try do hit them high and low so that their stop hits may not work.  The
Comet Hook (back/down+P) as a Major Counter works fairly well, as does the
Tomahawk Flash (for+P+K) MC.  Both of these lead to moderate throw
possibilities. The Grizzly Lariat is worth a good hit or two as well.  Good
luck.

4.3.4  ...Shun.
    Shun's special circumstance is his ability to do moves that are
designed only to confuse.  Shun will every so often just haul back and take
a drink.  My advice here is to drop kick immediately.  If he stands on his
hands, drop kick again.  If he suddenly sits down...  Currently I stand
back and wait for him to rise at a distance, but low attacks will work if
he doesn't get you first.  Sometimes Shun will lay down on the ground and
watch you, just stay back, or step in and guard low.  He gets up quickly,
but doesn't do too much damage.  Lastly, some of Shun's attacks leave him
sprawled on the floor.  The best option here is the Double Claw throw
(down+P+G), If you miss your opportunity don't attempt to execute this
throw late.  When it misses it has a very long recovery. Just pounce on
him, or even better use the elbow drop (more likely to hit and quick
recovery).
    One of the most interesting aspects of Shun is his drinking.  As Shun
drinks, his combo's improve.  Each time he takes a swig from his bottle, he
earns a certain number of drunk points.  Each new improvement requires a
certain number of these points to do.  Wolf has two moves that cause Shun's
number of drunk points to decrease.  So if Shun's special combo's are
getting you down, go for the Tomahawk Flash (for+P+K) or Tomahawk Chop
(up/for+P) a few Times.

4.3.4  ...Takaarashi.
    Takaarashi's special circumstance is that a lot of moves won't knock
him over.  Even the Knee Blast will only rock him back.  My advice here is
to chain as many attacks together as you can.  Don't stop until he finally
falls or he successfully guards against one, then go back to using more in
depth strategies.  You will likely only get two or three extra attacks, but
if they hit, you'll find they do at least as much damage as a pounce would
have.

4.3.5  ...Stages.
    This section is composed of a few helpful comments to help with each
level.  Don't expect anything too detailed.
    Lau's Section of the Great Wall:  Try to stay on level ground with your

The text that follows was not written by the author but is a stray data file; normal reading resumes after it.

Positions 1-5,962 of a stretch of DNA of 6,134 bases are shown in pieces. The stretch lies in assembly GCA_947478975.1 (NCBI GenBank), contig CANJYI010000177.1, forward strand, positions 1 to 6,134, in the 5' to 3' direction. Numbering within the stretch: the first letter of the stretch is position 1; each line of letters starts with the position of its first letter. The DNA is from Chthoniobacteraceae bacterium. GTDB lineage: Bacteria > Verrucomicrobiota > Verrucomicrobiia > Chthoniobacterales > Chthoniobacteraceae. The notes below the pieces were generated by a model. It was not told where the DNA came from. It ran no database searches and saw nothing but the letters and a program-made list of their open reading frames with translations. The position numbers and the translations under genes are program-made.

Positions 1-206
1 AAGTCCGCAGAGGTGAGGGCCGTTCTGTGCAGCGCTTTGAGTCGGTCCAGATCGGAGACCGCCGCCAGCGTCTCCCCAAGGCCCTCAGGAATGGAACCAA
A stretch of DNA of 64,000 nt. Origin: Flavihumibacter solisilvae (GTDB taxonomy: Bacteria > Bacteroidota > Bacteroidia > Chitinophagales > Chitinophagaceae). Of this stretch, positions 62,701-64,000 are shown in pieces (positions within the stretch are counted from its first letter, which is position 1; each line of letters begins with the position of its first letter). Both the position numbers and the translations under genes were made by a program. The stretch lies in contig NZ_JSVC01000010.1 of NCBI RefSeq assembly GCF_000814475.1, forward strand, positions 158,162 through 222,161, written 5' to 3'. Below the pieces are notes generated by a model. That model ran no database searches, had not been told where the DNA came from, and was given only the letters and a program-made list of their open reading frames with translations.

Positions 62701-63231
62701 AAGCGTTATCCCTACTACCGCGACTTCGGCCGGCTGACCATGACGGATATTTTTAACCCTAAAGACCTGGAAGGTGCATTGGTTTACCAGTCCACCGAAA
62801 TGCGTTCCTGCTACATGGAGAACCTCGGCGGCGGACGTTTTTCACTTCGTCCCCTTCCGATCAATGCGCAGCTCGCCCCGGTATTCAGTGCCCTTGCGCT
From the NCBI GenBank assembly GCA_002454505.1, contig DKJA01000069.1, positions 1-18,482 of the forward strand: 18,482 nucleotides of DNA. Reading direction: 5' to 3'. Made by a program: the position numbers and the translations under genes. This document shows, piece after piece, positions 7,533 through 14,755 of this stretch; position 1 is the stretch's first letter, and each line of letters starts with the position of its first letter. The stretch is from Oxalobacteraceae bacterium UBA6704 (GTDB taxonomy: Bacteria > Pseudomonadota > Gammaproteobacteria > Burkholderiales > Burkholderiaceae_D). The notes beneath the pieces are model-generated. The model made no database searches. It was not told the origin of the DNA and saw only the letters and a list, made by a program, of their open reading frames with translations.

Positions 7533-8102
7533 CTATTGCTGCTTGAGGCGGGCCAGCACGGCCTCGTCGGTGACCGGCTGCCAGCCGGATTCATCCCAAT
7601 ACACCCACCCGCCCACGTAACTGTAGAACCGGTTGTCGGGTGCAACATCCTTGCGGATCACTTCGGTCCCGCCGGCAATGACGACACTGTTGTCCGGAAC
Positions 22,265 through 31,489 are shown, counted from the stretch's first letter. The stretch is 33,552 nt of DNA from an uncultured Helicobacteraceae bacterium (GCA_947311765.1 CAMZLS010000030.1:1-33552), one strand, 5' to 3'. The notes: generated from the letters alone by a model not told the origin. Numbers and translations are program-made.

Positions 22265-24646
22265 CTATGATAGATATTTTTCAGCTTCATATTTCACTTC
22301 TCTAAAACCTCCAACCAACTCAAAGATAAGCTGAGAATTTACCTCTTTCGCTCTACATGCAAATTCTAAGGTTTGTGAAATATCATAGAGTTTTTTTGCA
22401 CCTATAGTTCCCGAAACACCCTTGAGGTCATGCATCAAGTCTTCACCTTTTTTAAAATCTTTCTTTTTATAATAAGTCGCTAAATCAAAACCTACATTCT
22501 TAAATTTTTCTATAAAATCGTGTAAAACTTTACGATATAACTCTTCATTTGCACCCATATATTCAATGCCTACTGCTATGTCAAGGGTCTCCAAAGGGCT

opponent unless you're trying to float them.  Wolf's Knee Bash (for+K) can
lift an opponent over a low section of wall if you are lucky.  The Short
Shoulder and Uppercut have a similar effect.
    Sarah's Subway Station:  Avoid the stairs, they can really muss up a
throw.  Also, this stage feels a little narrow.  Don't panic, just evade
away from the edges if you start to get close.
    Shun's Raft:  It's difficult to throw someone who's on a different
platform than you.  You may consider backing up and letting them onto your
platform.  This level is pretty wide, don't be overly concerned with Ring
Outs until you get near the edge.
    Pai's Roof:  This is quite a simple level, but the slant adds a bit of
variety.  Floating is biased towards the uphill player, and of course, most
Ring outs occur at the bottom edge.  Just be aware.
    Lion's Library:  Try to stand on the level sections, allowing enough
room for your opponent to stand level with you.
    Jeffry's Island:  The best advice I can give on this level is to try to
stay dry.  Some people 'panic' when they get in the water because of the
potential of Ring outs.  Some of them may make foolish mistakes in an
attempt to get back to the center of the ring.
    Kage's Cliff-side Castle:  When you're standing on either the small
hill right behind player 2 an the round's start or on the stairs, throws
and High attacks won't work well.
    Jacky's Building:  It's not uncommon for the edges of this level to be
a lot closer than you think.  Whether they're hidden by the pile of girders
or if you get knocked back and find yourself with one foot in the grave.
You should be careful when using throws that exchange your relative
positions.
    Wolf's Desert:  There are no Ring Outs here.  Just fight.  But keep an
Eye on the terrain to see who's got the high ground or if you're level.
Positions change frequently.
    Akira's Dojo:  Always be aware of which sides of the ring will allow a
ring out.  Look for opportunities to capitalize on that awareness.
    Aoi's Snowy Garden:  Don't spend too much time trying to get throws
that aren't working.  Keep it simple unless the ground is smooth, or you
have some practice at the tough throws.
    Takaarashi's Sumo Ring:  Try to get the center ground in the ring and
make your opponent try to take it from you, unless you are trying to Ring
out your opponent.  Just be careful that it doesn't happen to you.

4.3.6  ...Picking a stage.
    Some machines allow the challenger to select what stage the match will
take place on.  If you're a Wolf that likes to throw a lot, then select a
flat level.  Uneven ground prevents a lot of normally simple throws.  I
recommend Takaarashi's Sumo Ring, Akira's Dojo and to a lesser extent
Wolf's Desert and Jeffry's Island.

4.3.7  ...The people who KNOW you.
    Here's another tough one.  What I'd recommend is alternating sets of
moves.  One day do a lot of throwing, the next, focus on Shoulder Attacks,
Axe Lariats and Elbows, the third day, use the K+G moves.  And try to learn